- to build or form by putting together parts; frame; devise.
- Geometry. to draw (a figure) fulfilling certain given conditions.
- something constructed.
- an image, idea, or theory, especially a complex one formed from a number of simpler elements.
Origin of construct
SynonymsSee more synonyms on Thesaurus.com
Examples from the Web for construct
Encompass Develop, Design Construct, LLC A Kentucky-based architect, design and construction service.The 26 Next Hobby Lobbys
December 17, 2014
We can construct excuses based on the evil that occurred September 11th.Dick Cheney vs. ‘Unbroken’
December 15, 2014
He had aspired to construct an epic figure after visiting the pyramids and sphinxes of Egypt in 1855.128 Years Old and Still a Looker: Happy Birthday to Lady Liberty
October 28, 2014
But if Hamas were to continue to construct tunnels, Hanegbi said, Israel is prepared to send in ground forces to destroy them.Israeli Diplomat Says Gaza War Taught Hamas a Lesson
August 19, 2014
He had been dreaming of making this walk since he had read about plans to construct the towers when he was 17.Philippe Petit’s Moment of Concern Walking the WTC Tightrope
August 8, 2014
There was no time to construct an armoured fleet; but they did not think they needed one.Freeland
The second of the West India islands to construct a railroad was Jamaica.The Railroad Question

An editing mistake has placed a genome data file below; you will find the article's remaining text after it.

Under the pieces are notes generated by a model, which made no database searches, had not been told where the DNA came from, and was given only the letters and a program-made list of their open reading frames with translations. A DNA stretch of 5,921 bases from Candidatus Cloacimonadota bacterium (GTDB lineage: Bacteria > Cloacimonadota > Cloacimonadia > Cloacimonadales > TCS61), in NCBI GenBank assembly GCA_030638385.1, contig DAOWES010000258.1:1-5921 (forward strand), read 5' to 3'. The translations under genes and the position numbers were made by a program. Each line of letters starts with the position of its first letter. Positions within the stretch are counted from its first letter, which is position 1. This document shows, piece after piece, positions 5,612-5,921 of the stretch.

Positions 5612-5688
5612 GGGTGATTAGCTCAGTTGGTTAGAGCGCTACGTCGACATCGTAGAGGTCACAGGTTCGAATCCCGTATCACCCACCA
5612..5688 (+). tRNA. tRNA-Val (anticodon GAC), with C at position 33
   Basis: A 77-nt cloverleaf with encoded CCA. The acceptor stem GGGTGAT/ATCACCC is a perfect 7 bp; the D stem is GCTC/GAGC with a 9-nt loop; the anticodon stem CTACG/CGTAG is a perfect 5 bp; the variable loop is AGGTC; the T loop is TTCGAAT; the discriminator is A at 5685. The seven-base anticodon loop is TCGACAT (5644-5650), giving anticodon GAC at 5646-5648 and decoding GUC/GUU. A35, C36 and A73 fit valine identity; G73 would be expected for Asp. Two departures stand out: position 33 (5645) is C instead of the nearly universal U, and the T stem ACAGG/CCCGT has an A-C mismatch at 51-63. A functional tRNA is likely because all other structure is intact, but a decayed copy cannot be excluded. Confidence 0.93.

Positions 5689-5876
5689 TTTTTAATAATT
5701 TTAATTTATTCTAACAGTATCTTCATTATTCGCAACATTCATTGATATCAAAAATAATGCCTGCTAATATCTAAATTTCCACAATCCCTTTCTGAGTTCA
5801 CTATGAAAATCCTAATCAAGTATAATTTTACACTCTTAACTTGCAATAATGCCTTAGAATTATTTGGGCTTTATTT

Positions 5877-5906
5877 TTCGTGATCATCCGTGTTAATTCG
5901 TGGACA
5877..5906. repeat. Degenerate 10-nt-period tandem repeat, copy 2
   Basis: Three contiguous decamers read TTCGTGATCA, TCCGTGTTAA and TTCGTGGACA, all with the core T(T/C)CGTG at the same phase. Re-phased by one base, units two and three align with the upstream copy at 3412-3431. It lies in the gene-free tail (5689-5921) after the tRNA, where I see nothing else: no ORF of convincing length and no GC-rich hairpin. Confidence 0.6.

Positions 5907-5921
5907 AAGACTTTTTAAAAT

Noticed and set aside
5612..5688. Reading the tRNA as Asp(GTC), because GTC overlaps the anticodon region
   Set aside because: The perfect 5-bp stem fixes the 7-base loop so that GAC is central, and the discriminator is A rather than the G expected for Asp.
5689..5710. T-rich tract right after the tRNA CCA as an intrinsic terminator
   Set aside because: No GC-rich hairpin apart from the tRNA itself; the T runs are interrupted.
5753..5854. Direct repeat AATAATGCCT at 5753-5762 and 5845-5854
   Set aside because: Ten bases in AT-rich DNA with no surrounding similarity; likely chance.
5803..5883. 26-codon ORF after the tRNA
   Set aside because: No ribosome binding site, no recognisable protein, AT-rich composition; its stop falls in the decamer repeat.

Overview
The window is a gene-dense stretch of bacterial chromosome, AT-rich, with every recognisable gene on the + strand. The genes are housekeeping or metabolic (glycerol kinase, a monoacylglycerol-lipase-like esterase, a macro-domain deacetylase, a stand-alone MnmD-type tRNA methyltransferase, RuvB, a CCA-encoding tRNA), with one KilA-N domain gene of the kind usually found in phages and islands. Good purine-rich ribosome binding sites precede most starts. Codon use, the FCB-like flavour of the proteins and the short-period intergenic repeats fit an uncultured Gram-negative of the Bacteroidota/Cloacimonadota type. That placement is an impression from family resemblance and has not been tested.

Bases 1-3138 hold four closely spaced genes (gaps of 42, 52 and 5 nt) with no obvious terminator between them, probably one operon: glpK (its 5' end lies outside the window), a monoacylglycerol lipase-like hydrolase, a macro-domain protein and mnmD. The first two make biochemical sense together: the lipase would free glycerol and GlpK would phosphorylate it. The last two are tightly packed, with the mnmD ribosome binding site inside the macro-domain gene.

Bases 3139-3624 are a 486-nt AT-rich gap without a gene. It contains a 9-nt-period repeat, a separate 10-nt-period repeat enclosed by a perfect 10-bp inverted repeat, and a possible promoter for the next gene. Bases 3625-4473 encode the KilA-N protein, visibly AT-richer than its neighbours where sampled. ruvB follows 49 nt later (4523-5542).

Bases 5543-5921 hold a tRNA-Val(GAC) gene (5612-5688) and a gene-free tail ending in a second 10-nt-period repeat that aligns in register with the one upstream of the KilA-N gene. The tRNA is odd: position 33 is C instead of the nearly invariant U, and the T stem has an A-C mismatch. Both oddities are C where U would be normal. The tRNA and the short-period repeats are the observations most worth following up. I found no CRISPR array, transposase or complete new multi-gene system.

But what does this attempt to construct a universal history of the globe imply?The Past Condition of Organic Nature
Thomas H. Huxley
Fig. 89 shows the various pieces necessary to construct the hull.
This is very simple to construct and makes a pleasing craft when finished.
- to put together substances or parts, esp systematically, in order to make or build (a building, bridge, etc); assemble
- to compose or frame mentally (an argument, sentence, etc)
- geometry to draw (a line, angle, or figure) so that certain requirements are satisfied
- something formulated or built systematically
- a complex idea resulting from a synthesis of simpler ideas
- psychol a model devised on the basis of observation, designed to relate what is observed to some theoretical framework
Word Origin and History for construct
early 15c., from Latin constructus, past participle of construere "to heap up" (see construction). Related: Constructed; constructing.
1871 in linguistics, 1890 in psychology, 1933 in the general sense of "anything constructed;" from construct (v.).